For as much as WWE isn't to blame for much of the maladies that befell them Monday night, the final moments of the main event were a bit tough to swallow. If there were any doubts as to how WWE views Braun Strowman, they were wiped out in that time frame; despite a fun and competitive match for most of the way, Strowman clearly became the third wheel and a plot device the moment the lights went out and The Undertaker appeared. After running away two weeks ago, Strowman got choke-slammed so as to distract Taker, allowing Roman Reigns to hit a spear on the dead man. While most are worried about the match and the potential results for their WrestleMania clash, I'm left sitting here and scratching my head, wondering what Strowman could possibly do after doing everything in his power to earn a meaty reward in the spotlight. It's not looking great.
- WWE (@WWE) March 21, 2017
Foley tearing up the note cards and giving his fiery goodbye was a good exit for him, and I'll never tire of hearing a McMahon proclaiming "You're fired" on air. His run was inconsistent at times, but the backstage segment featuring Zayn, Cesaro & Sheamus, the cruiserweight division and Bayley giving hugs was a reminder of some of the successes. Chaos will better suit Monday Night Raw in the final week before WrestleMania and the aftermath, and here's to hoping everything goes well with his hip surgery and recovery.
Speaking of all the aforementioned huggers, Bayley and Cesaro & Sheamus, in separate matches, were forced into action by McMahon with serious potential WrestleMania consequences in play. Cesaro & Sheamus' 2-on-4 handicap was basically pointless, as Luke Gallows & Karl Anderson continued to beat down on our suspension of disbelief and shunned their teammates to their own detriment, allowing the under-manned team to win and retain their spots in the triple threat Raw tag team title match.
Bayley wasn't quite so lucky. She was thrown into a no-DQ match against Nia Jax, with Jax set to join the match if she could beat the champion in their second non-title match in as many weeks. As much as it seemed tailor-made to allow Sasha Banks to interfere on Bayley's behalf once again, no one else was to be found and Jax won her way into the title match that also features Charlotte Flair. While it's pretty late in the game to be altering one of the "big four" title matches, Jax has been involved enough with the other competitors to make it make sense. She'll have a tremendous opportunity to either sink or swim under the bright lights on April 2.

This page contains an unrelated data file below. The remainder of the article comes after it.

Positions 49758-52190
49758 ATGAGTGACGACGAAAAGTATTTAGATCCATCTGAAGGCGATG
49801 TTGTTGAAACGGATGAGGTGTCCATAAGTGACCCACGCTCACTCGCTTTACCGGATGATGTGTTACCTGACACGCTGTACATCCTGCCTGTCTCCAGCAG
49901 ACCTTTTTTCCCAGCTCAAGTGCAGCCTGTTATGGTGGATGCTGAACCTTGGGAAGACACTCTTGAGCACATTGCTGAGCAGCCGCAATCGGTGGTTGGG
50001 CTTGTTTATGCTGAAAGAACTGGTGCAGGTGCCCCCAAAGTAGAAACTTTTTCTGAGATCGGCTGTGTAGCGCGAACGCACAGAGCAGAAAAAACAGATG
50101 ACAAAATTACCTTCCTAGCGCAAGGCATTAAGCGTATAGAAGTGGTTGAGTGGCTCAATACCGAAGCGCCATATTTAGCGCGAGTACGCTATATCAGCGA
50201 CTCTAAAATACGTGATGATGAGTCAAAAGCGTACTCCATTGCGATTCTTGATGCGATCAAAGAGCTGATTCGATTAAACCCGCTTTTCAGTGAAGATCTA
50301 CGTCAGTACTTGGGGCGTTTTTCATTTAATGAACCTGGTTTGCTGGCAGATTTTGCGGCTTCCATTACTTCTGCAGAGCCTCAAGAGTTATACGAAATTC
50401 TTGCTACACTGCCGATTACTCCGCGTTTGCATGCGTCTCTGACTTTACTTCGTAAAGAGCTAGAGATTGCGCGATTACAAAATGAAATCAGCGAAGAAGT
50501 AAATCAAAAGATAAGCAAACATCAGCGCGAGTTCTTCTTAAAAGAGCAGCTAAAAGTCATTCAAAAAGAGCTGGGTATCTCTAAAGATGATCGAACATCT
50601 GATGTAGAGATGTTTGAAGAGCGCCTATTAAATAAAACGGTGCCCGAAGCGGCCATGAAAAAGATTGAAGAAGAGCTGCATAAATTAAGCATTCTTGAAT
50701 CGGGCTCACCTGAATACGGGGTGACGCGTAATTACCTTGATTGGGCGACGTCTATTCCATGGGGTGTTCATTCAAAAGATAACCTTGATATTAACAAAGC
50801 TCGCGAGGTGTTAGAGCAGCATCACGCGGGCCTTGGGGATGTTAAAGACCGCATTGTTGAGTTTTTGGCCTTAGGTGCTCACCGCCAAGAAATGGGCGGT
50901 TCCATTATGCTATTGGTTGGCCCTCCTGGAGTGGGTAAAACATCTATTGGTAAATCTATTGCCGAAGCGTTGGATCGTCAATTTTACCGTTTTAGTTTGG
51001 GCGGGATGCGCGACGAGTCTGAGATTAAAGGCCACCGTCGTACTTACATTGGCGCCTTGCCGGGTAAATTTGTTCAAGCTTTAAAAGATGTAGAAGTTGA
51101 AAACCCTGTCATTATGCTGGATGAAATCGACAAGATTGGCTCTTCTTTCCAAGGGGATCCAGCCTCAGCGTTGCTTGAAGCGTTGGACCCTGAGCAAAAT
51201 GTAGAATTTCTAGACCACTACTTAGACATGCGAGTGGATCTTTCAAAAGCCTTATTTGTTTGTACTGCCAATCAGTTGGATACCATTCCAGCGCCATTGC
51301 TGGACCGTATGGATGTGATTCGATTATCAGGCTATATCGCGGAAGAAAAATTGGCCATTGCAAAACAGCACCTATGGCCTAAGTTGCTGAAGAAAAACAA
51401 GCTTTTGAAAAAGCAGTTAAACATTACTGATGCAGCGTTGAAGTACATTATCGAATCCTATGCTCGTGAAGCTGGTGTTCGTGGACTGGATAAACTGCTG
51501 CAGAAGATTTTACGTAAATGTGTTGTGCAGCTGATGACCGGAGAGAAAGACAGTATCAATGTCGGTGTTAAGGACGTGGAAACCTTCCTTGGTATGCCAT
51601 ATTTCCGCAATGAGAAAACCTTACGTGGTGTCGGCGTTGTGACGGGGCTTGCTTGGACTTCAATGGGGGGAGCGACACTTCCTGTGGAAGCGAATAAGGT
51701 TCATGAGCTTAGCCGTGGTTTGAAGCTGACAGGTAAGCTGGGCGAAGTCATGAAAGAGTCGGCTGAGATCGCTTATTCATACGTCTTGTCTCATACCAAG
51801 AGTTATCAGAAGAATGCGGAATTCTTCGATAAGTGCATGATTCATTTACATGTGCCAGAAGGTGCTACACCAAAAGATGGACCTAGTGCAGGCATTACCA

Brian Kendrick beat TJ Perkins and then bragged about how he taught Akira Tozawa another lesson by stealing his passport. I guess felonies are cool now, after Randy Orton got away with arson on SmackDown. The cruiserweights were well-represented later in the night as well, in another good match between Austin Aries and Tony Nese and then a verbal sparring session between Aries and Neville. The cruiserweight champion and his challenger have great chemistry all around, and this match is shaping up to be an attention grabber in Orlando.
Quote of the night
"When the music hits and you hear 'Break the Walls Down' your heart's gonna beat a little faster, you're gonna breathe a little harder, you're going to get faint, a little dizzy. You're going to want to pass out, because you're going to realize what you got yourself into, and who you're facing --me. Your hero, your idol, the Ayatollah of Rock-N-Rolla. The best in the world at what I do, the GOAT, Chris Jericho."
Move of the night
- WWE (@WWE) March 21, 2017
Samoa Joe's agility, despite his size and the mileage on his body, is staggering.
After a pair of solid video packages for Goldberg and Brock Lesnar to tide us over this week, we'll have one last stare-down between the Universal champion and No. 1 contender next Monday. There will also be the Rollins-Triple H contract signing, and a high likelihood of other shenanigans.